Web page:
© 2017 Awen Publications. Created with Wix.com

Shipping FREE for UK orders.       Click here for overseas shipping charges and returns info.

  • Facebook Social Icon
  • Twitter Social Icon

Mary Palmer (1957-2009)

by Anthony Nanson

 

 

First published as 'Afterword' in Iona, 2nd edn, Awen, 2011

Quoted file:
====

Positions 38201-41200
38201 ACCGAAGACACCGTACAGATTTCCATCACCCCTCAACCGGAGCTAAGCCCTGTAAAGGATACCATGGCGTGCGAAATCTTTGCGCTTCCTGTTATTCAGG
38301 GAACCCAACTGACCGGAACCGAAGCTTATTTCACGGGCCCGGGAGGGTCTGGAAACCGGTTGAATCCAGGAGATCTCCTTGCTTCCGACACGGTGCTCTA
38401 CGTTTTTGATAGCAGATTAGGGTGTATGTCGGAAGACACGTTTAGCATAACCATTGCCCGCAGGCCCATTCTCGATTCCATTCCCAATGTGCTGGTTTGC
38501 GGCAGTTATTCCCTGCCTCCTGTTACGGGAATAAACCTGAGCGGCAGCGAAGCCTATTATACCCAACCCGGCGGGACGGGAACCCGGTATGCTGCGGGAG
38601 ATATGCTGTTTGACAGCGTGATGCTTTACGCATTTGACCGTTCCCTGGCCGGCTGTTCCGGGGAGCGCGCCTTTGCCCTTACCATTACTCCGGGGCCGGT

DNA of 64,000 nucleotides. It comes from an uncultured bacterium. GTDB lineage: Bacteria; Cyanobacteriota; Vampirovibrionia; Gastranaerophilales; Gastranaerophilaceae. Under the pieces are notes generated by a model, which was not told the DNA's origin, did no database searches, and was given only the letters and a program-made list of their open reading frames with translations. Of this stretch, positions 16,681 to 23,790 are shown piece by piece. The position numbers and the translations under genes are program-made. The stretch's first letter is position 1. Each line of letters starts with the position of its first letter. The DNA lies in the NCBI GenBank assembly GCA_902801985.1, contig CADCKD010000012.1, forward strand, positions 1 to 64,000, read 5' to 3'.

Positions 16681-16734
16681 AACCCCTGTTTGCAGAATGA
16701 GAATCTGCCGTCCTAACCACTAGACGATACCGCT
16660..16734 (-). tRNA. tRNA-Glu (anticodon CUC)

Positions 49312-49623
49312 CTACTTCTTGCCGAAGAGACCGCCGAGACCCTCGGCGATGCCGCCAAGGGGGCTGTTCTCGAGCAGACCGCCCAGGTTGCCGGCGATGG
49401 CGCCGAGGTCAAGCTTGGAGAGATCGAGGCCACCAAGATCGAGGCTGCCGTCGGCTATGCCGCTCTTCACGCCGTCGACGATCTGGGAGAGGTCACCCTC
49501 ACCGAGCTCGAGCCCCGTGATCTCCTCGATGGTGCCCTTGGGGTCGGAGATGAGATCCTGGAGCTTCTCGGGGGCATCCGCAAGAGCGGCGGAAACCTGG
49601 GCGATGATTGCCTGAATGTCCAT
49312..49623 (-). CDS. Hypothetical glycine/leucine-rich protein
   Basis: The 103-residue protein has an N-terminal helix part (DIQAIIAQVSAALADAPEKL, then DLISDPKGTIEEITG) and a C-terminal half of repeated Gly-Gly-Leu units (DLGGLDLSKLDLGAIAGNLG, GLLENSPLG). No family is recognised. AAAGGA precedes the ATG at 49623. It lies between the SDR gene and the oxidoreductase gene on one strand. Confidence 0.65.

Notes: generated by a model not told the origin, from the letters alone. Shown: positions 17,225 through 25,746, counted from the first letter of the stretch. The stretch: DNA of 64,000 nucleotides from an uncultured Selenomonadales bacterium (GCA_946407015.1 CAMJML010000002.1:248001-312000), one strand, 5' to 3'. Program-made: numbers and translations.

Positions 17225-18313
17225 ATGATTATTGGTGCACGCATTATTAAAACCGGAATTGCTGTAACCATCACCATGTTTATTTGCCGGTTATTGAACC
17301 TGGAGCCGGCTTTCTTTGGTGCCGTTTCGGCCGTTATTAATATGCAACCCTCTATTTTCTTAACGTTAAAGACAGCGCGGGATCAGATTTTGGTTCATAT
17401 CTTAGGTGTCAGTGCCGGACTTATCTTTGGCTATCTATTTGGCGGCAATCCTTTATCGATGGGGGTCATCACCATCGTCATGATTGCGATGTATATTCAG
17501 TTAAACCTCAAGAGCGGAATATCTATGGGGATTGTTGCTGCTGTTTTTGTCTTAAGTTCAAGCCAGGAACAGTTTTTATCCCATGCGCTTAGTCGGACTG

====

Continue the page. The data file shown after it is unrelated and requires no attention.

Mary Taylor, as she was then known, went to Iona in the summer of 1993. She was thirty-six. It was a pivotal time in her life. She was halfway through the brand new MA in creative writing at Bath Spa University College, through whose stringent discipline she was refining her craft as a poet; and she was grappling with difficulties in her personal and spiritual life, and especially the emotional legacy of nine years as a hospital dietitian. The outcome of her time on Iona was the sequence of poems that became Iona, the first draft of which she wrote as her MA creative project under the tutelage of Philip Gross. The poems can’t easily be read as a memoir of her pilgrimage to Iona, for they are framed in a fictional narrative. What Mary actually experienced there, in solitude, she kept to herself. That holy island, that ‘thin place’, as Mary calls it in ‘Pasture of the Geese’, seems like a mythic space of uncertainty within the story of her life. My sense is that on that tiny island, for a brief interval of time, everything that was most important to her came together: a truly nourishing form of spirituality, a delight in nature’s beauty, and a soul-healing creativity.